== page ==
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My Child Hates School. What Do I Do?

“How do I motivate my pre-schooler to love school?” You are not the first parent who has found herself desperate for the answer to this question.

As a parent, the academic success of our kids is critical to us; we want to see them pass all their examinations to secure their future.

I am not saying for a lavish lifestyle one has to be scoring high academically – NO

BUT, you want your kid to learn the essence of doing her best and being an achiever.

Schooling is, therefore, an important stage development for kids.

So what do you do if she hates school and is constantly avoiding homework, and waking up with “headaches” every day?

Here are tips that have helped other parents in your position turns things around;

Stay Calm and Positive – You and Your Toddler are On One Team

Okay, I know it is hard to keep calm when you are stressing to teach her something, and she is just not there with you. As a parent, you feel she is disrespectful and disinterested.

You expect her to cooperate and concentrate on improving her skills.

The frustration you feel is usual because we feel responsible for how our kids turn out.

However, if you always fight with your kid about school and punish her, you give her a reason to hate it even more.

The danger in destroying your relationship with your kid is that she may learn to not listen to you. This means the next time you have something helpful to teach her; it will just slip her mind.

Find something to calm down when you feel worked up like an affirmation (She is in the right path, she is growing and learning every day)

Most importantly, don’t treat your tot like she is in an opposition party – You both want similar results.

The “When You” Rule

Okay, this is not like a villain rule I want you to try on your kid.

I just want you to teach her to delay gratification.

Most of the things we do (even as adults) is because we want quick gratification- we want to feel good and enjoy the moment.

This skill will, therefore, go a long way shaping the personality of your toddler.

For example, tell her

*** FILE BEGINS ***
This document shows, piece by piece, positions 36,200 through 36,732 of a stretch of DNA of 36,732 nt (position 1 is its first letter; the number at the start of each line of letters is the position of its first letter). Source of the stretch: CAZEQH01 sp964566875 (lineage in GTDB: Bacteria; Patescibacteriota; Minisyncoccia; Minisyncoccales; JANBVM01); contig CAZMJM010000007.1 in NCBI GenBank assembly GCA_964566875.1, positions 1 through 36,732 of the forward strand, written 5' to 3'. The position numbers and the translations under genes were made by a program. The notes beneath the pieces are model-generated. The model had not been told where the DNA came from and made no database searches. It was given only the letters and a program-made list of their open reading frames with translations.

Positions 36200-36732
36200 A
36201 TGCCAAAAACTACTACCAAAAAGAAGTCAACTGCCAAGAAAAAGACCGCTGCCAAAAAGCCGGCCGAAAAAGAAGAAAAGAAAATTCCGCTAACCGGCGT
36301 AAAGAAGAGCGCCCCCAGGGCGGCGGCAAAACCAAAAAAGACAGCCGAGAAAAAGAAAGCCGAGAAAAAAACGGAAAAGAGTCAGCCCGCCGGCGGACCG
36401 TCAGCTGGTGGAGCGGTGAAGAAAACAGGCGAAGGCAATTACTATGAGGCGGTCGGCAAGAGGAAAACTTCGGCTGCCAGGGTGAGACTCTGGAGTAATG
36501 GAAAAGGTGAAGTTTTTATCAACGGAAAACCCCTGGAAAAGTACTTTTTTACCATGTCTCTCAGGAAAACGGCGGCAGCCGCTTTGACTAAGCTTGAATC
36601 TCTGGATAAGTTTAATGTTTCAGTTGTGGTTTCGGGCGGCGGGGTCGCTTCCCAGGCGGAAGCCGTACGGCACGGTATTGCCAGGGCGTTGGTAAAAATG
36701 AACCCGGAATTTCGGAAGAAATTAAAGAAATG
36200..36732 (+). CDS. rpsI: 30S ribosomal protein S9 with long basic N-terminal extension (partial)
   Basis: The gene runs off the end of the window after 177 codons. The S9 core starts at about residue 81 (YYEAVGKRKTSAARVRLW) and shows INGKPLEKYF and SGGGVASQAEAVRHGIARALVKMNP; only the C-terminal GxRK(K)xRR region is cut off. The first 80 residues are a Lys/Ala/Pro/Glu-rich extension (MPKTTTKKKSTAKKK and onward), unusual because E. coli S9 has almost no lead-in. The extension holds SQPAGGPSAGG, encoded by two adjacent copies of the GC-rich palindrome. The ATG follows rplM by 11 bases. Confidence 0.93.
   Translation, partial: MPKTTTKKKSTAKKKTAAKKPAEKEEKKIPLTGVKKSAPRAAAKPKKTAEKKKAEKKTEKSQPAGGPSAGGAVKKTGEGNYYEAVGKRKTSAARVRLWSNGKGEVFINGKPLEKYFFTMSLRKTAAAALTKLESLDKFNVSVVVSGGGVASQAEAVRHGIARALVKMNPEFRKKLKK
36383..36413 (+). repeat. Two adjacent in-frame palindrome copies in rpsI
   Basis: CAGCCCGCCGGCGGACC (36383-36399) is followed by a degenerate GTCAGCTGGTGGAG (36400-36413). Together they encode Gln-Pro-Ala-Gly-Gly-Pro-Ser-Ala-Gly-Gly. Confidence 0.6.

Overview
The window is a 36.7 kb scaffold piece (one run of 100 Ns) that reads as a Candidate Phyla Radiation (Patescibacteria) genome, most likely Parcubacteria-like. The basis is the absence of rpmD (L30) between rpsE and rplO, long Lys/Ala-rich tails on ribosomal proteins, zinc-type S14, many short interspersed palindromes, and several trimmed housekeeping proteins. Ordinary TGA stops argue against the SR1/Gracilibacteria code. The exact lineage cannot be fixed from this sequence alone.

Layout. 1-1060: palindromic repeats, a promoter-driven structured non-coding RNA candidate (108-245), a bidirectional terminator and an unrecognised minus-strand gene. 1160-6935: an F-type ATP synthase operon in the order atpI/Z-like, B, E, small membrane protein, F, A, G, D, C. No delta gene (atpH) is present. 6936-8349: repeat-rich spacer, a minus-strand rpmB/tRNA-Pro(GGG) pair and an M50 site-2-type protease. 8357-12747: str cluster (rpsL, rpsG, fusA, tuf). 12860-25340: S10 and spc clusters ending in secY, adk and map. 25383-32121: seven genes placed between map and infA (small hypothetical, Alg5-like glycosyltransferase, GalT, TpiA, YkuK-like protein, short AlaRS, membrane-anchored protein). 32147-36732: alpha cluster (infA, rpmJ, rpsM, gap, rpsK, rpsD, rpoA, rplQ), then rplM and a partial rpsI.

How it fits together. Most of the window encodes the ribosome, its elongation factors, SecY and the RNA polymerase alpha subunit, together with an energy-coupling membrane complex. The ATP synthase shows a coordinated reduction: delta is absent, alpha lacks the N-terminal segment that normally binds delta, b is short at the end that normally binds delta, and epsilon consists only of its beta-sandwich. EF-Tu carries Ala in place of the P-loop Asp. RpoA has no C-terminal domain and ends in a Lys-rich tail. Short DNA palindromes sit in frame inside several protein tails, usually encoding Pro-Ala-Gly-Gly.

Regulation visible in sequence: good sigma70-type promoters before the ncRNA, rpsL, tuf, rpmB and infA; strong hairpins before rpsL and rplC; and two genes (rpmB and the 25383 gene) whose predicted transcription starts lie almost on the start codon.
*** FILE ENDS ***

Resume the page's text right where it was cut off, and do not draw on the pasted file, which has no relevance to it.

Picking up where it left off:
“You can play your game when you finish reading your storybook”

Or

“When you are done with your homework, you can go play outside.”

You are simply teaching her to be disciplined and set her priorities right.

Create a Conducive Environment for Your Kids

Sometimes in life, we don’t know we need something until it is given to us.

Our kids only think they need happy times until they are grown and start blaming us for poor parents – we have all heard the “My mom never cared about my school performance” interviews.

It is, therefore, your duty to create a structure that allows her to study well.

Observe her best time to study, and schedule studying time for her.

Let her mind get used to her studying time.

In the study room, don’t allow any distractive materials such as internet or phones.

Even when she is done with school work before her studying time is over, she can read storybooks.

At first, you will feel guilty and think you are punishing her, but she will thank you later in her interview.

How to motivate your kid to love school

Her Teacher is Your Partner

If you are trying so hard and nothing seems to work out yet, talk to your kid’s teacher.

Some of the problems that you are likely to experience are your child forgetting to carry her homework home.

Let her check with her teacher before coming home.

Be careful to see that she carries her homework back to school, we all know that feeling of seeing the homework book just after the bus leaves.

Once you realize that your child is gaining independence and can do everything on her own – give her space and let her run her world.

Study Corner

Managing kids when you have more than two or even two in the house is such a hassle.

If you want your child to concentrate, find her a quiet place in the house where she can complete her school work away from her siblings.

Stay with her on the first days for a few minutes to talk about her homework and return to review it when she is done.